When the doctor at Children’s Hospital discovered cherry-red spots in Caden’s eyes, a telltale indication of Tay Sachs, Betsy knew the prognosis would not be good.
“They didn’t come out and say he’s going to die; they told me he was not ever going to get any better,” Betsy said.
Two weeks later, an eye specialist confirmed her fears.
After Caden was diagnosed, Betsy’s parents, Gregory and Pamela Hilderbrand, suggested she and the children move in with them. Betsy quit her job with Apria Healthcare in Bridgeville and did just that.
“I just wanted to be with him,” she said.
Caden has never been able to talk, although during one type of seizure Betsy said he’ll say, “I love you,” after hearing his mother repeatedly say, “I love you. I love you. I love you” as she helplessly tries to stabilize him. Caden eats through a feeding tube because he is unable to swallow, but Betsy occasionally rubs lollipops across his tongue to provide some flavor.
Despite the grim prognosis, Caden continues to work with a multisensory therapist three times a week. During one of those recent sessions, he “made” two pieces of artwork his mother will forever treasure. The therapist dipped Caden’s feet and fingers into paint and used them to create butterfly wings, caterpillars and flower petals. He also enjoys it when his mom reads to him, especially sensory books designed for touch, and listening to his three favorite children’s characters: SpongeBob SquarePants, Barney and Nemo.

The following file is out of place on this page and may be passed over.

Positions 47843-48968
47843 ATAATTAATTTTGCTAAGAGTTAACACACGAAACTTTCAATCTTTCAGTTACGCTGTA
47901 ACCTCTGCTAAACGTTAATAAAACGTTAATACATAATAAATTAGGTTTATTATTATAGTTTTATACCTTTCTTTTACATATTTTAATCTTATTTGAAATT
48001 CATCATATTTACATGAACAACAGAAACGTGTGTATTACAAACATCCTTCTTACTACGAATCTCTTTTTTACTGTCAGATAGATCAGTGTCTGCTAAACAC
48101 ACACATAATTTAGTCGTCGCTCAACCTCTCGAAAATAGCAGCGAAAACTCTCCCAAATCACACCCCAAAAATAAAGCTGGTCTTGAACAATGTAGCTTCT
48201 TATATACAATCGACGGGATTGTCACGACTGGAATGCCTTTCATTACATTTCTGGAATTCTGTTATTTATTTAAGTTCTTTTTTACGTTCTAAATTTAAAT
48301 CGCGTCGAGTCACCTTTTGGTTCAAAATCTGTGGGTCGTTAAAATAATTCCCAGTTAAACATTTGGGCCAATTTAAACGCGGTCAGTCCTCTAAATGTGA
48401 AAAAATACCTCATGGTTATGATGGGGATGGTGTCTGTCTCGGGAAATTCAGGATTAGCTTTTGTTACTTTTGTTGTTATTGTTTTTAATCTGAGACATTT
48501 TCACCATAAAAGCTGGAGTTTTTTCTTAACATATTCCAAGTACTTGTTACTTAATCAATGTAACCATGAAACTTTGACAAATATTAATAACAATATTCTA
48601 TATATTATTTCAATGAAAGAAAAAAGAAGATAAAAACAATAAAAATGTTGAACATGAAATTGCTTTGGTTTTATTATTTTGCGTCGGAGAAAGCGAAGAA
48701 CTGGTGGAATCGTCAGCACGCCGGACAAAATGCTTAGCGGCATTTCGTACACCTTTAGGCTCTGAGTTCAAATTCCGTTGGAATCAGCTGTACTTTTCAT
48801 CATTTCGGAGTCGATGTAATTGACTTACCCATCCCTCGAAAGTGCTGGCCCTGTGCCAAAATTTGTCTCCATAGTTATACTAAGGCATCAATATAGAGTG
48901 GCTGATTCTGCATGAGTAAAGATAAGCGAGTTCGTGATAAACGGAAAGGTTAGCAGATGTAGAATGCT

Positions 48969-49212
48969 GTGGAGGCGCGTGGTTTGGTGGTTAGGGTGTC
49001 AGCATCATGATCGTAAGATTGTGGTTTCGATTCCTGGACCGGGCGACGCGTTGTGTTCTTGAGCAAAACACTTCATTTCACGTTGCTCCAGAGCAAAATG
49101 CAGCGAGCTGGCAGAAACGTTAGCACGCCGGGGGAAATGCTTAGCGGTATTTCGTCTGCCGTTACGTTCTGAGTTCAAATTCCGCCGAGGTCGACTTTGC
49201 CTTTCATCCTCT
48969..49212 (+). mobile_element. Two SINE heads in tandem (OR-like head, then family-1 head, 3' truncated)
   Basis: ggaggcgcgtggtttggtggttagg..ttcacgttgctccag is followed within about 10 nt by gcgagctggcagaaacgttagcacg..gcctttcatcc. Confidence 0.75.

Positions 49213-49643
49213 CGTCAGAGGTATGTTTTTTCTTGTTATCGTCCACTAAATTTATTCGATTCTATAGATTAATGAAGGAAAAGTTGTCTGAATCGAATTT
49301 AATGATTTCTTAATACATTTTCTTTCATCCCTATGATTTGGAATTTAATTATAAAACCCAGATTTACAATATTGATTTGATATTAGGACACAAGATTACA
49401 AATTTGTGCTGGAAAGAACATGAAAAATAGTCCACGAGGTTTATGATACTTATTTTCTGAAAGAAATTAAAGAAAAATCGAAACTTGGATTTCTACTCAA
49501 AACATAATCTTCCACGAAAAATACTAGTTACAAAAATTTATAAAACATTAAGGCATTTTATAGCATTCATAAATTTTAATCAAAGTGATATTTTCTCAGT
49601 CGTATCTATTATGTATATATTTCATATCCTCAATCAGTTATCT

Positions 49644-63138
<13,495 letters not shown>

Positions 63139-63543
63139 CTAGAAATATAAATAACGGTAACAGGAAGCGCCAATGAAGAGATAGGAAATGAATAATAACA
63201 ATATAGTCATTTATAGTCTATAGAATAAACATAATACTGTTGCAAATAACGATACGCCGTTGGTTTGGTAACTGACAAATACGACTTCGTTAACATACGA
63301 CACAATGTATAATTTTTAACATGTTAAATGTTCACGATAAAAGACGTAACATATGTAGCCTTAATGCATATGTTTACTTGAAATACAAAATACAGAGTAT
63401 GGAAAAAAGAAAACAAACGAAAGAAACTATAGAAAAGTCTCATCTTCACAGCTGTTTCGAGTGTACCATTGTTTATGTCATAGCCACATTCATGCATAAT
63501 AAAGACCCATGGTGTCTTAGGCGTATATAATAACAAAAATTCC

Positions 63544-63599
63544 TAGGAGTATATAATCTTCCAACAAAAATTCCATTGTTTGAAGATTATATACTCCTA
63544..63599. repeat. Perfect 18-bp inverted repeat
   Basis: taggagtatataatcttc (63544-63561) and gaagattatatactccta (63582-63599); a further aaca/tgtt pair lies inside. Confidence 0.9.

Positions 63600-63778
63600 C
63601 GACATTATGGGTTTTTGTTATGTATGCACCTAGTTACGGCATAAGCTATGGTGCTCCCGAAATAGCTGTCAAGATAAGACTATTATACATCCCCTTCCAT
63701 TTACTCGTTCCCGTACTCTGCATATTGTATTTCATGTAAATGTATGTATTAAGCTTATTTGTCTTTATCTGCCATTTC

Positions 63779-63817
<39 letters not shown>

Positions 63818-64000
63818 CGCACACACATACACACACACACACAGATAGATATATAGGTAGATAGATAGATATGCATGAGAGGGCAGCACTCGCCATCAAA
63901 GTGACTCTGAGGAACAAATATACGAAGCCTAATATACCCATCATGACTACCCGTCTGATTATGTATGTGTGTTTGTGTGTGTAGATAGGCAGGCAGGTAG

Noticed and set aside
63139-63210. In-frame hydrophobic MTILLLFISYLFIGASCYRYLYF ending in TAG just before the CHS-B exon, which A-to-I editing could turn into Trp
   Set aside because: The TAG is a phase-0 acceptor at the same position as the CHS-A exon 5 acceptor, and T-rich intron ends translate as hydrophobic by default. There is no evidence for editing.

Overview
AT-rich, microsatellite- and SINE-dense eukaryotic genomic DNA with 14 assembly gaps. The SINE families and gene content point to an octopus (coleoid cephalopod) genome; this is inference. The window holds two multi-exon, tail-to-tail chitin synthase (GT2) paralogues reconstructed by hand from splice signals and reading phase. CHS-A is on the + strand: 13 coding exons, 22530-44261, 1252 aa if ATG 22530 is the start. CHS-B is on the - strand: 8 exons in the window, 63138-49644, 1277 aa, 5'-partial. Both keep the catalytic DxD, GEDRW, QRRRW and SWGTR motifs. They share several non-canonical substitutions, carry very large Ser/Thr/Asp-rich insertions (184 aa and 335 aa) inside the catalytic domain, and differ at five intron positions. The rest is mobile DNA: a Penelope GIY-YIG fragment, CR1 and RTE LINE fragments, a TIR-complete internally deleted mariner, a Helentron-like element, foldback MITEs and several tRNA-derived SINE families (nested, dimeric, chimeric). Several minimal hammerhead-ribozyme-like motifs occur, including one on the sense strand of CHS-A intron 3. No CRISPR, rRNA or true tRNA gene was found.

“We could sit and listen to Barney all day,” Betsy said.
Since the Make-A-Wish Foundation usually doesn’t grant wishes until a child is 3 years old, Betsy packed up her five children and took a four-day trip to Disney World before Caden turned 2. It was no fun. The weather was lousy, and they lost power in their hotel.
Six months later, Make-A-Wish made an exception and granted Caden’s wish to visit Give Kids the World at Disney. The older kids balked, since their first trip was so bad.
But there was no complaining once they arrived.
“No words can describe what they had done for us,” said Betsy, recalling the Christmas celebration held there every Thursday evening.
At the time, Caden was using a specially designed wheelchair loaded with straps to help support him. Betsy told Santa Claus he didn’t have to hold Caden; it would be too time-consuming to unstrap him.
“Santa said, ‘I make it a point to hold every child,’” Betsy said. “We got him out of the chair, and Santa sang ‘Jingle Bells’ to him.”
It’s the only photo she has of her son with Santa. Caden’s not smiling, but that’s OK.
“This disease has stolen his smile,” she said.
Last year, the family donated money to help find a cure for Tay Sachs. In February, Betsy is hoping to hold a fundraiser in honor of Caden’s birthday. This time, the money will be deposited in an account Betsy opened at Huntington Bank called Caden’s Crusade. It will help pay for Caden’s funeral expenses.
“My big outings are grocery shopping and, now, Christmas shopping. I don’t go out for just me,” said Betsy, who sleeps in the hospital bed with Caden, rolling him and suctioning his mouth throughout the night. She doesn’t sleep much, but Caden, she said, “sleeps like a baby.”
To donate to Caden’s Crusade, make checks payable to Caden’s Crusade Fund and mail to: Huntington Bank, 590 Washington Road, Washington, PA 15301.